Although the right to an explanation is meant to protect data subjects from biased and harmful automated decision making, it’s also clear that the lack of certainty on how exactly this protection can be implemented creates serious obstacles to furthering the development of Artificial Intelligence, and therefore poses risks to the economy as a whole. Now that the GDPR has come into full force, companies must be ready to comply to the best of their abilities. They must also be open to discussing the limits of their capacity to track every last action of a decision-making AI. One likely solution comes from Article 22, paragraph 2.b of the GDPR, which states:
“Paragraph 1 shall not apply if the decision: is authorised by Union or Member State law to which the controller is subject and which also lays down suitable measures to safeguard the data subject’s rights and freedoms and legitimate interests…”
Looking to the future, as governments and companies learn more about their data and the best ways to secure data, amendments may be required in order to account for the unique challenges of algorithms and their behavior—but this will take time. Ultimately, our economies should not be forced to take actions that seriously hinder the development of AI. In turn, our governments must find the right stick-and-carrot balance to ensure that companies are taking substantial action to ensure that citizens are more aware of, and better protected from, the more dangerous aspects of automated decision-making. Lastly, it’s important to note that the right to an explanation should not be fully abolished or disregarded, as it does serve an important cause for both companies and individuals. To ensure that neither party is at a loss, the capabilities of valuable AI, as well as the limits of key-clacking mammals’ ability to keep up with it, need to be better understood by everyone.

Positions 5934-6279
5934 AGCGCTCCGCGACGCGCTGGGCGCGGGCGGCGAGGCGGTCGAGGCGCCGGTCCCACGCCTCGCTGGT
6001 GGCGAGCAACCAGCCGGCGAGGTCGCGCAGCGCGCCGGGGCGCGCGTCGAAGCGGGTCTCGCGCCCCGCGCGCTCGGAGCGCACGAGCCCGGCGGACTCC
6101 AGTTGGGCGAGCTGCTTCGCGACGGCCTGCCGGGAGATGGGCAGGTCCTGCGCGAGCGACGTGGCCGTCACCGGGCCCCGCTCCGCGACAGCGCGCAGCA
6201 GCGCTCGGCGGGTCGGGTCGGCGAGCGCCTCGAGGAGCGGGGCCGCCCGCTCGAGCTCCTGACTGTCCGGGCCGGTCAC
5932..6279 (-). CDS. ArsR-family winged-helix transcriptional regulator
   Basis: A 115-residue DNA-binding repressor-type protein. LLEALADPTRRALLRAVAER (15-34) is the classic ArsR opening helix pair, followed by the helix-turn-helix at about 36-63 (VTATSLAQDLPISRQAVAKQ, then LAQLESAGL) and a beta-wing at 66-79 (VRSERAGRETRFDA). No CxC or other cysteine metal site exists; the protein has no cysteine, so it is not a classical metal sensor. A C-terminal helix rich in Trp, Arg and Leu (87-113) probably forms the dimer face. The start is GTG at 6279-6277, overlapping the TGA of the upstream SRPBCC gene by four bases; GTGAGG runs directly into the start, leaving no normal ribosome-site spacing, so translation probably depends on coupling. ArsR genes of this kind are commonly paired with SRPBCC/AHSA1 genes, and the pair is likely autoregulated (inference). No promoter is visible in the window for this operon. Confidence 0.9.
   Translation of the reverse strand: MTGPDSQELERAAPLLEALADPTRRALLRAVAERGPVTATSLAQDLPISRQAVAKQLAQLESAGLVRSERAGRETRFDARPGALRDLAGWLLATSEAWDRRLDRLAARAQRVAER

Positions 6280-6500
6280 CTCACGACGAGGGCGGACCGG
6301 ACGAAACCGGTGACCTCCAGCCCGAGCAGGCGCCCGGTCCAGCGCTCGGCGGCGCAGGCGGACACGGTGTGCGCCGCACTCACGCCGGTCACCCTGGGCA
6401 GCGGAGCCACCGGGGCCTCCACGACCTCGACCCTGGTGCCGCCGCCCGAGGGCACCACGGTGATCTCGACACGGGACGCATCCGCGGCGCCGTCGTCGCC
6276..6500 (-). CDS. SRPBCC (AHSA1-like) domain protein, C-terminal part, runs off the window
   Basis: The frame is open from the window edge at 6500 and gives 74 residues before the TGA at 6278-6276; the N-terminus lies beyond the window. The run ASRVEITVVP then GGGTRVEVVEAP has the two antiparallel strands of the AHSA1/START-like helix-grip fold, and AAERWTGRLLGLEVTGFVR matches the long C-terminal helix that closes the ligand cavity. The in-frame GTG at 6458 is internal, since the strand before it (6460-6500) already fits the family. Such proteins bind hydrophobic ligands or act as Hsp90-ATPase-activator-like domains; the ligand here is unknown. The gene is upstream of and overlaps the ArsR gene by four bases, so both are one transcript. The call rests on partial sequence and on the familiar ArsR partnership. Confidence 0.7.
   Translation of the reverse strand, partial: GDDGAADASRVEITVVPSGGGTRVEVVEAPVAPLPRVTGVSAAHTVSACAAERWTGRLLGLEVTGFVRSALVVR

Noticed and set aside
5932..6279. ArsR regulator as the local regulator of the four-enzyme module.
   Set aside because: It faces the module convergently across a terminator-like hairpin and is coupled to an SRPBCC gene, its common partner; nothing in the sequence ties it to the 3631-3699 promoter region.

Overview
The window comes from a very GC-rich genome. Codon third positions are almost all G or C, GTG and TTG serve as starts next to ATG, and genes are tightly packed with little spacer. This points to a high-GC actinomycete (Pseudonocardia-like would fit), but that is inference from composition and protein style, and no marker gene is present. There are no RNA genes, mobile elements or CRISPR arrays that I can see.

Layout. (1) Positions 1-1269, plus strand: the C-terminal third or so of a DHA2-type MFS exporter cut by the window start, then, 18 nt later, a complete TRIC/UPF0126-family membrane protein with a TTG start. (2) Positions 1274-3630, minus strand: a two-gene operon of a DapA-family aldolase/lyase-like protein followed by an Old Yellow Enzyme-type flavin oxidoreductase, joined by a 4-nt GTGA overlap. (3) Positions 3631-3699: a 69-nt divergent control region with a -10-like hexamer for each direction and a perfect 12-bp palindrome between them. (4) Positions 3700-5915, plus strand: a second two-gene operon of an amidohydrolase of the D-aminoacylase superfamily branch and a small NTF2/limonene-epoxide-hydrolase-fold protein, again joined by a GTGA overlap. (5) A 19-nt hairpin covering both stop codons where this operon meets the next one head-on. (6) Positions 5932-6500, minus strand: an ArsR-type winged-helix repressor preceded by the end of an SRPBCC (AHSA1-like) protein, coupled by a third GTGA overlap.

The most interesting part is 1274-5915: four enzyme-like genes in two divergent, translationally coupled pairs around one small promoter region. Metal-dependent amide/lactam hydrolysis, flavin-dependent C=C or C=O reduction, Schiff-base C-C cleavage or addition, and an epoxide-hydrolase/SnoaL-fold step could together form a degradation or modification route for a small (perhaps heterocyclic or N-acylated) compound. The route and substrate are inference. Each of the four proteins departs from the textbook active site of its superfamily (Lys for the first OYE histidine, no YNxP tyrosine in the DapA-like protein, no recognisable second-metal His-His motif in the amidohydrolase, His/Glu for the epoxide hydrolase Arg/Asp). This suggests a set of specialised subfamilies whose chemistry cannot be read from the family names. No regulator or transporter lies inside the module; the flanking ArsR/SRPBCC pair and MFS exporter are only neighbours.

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The data subject should have the right not to be subject to a decision, which may include a measure, evaluating personal aspects relating to him or her which is based solely on automated processing and which produces legal effects concerning him or her or similarly significantly affects him or her, such as automatic refusal of an online credit application or e-recruiting practices without any human intervention. Such processing includes ‘profiling’ that consists of any form of automated processing of personal data evaluating the personal aspects relating to a natural person, in particular to analyse or predict aspects concerning the data subject’s performance at work, economic situation, health, personal preferences or interests, reliability or behaviour, location or movements, where it produces legal effects concerning him or her or similarly significantly affects him or her. However, decision-making based on such processing, including profiling, should be allowed where expressly authorised by Union or Member State law to which the controller is subject, including for fraud and tax-evasion monitoring and prevention purposes conducted in accordance with the regulations, standards and recommendations of Union institutions or national oversight bodies and to ensure the security and reliability of a service provided by the controller, or necessary for the entering or performance of a contract between the data subject and a controller, or when the data subject has given his or her explicit consent. In any case, such processing should be subject to suitable safeguards, which should include specific information to the data subject and the right to obtain human intervention, to express his or her point of view, to obtain an explanation of the decision reached after such assessment and to challenge the decision. Such measure should not concern a child. […]